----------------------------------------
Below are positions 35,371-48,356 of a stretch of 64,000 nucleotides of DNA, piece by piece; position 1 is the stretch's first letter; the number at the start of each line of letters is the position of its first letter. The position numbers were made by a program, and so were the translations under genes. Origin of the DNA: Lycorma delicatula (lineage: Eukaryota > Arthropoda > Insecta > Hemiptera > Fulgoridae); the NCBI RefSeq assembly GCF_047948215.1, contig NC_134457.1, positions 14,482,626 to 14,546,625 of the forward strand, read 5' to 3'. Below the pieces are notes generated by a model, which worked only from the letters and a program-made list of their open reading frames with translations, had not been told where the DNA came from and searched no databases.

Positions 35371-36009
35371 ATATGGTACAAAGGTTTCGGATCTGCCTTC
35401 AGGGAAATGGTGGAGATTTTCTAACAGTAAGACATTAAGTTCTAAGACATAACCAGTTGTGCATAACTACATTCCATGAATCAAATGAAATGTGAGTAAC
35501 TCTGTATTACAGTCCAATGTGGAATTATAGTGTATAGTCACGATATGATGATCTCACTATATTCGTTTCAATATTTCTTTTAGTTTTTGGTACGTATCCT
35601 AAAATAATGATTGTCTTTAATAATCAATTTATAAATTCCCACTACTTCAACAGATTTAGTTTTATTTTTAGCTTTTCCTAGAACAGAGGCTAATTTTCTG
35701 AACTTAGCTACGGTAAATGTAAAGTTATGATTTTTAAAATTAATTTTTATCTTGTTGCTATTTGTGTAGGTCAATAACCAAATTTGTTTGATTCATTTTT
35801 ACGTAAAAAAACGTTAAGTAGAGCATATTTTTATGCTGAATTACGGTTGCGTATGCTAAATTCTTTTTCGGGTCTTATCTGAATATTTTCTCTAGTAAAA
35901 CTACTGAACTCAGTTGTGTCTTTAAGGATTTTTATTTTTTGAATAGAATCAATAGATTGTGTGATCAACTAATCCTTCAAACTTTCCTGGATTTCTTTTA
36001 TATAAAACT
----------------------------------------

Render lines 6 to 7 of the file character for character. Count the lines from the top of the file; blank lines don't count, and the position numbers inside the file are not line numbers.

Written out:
35601 AAAATAATGATTGTCTTTAATAATCAATTTATAAATTCCCACTACTTCAACAGATTTAGTTTTATTTTTAGCTTTTCCTAGAACAGAGGCTAATTTTCTG
35701 AACTTAGCTACGGTAAATGTAAAGTTATGATTTTTAAAATTAATTTTTATCTTGTTGCTATTTGTGTAGGTCAATAACCAAATTTGTTTGATTCATTTTT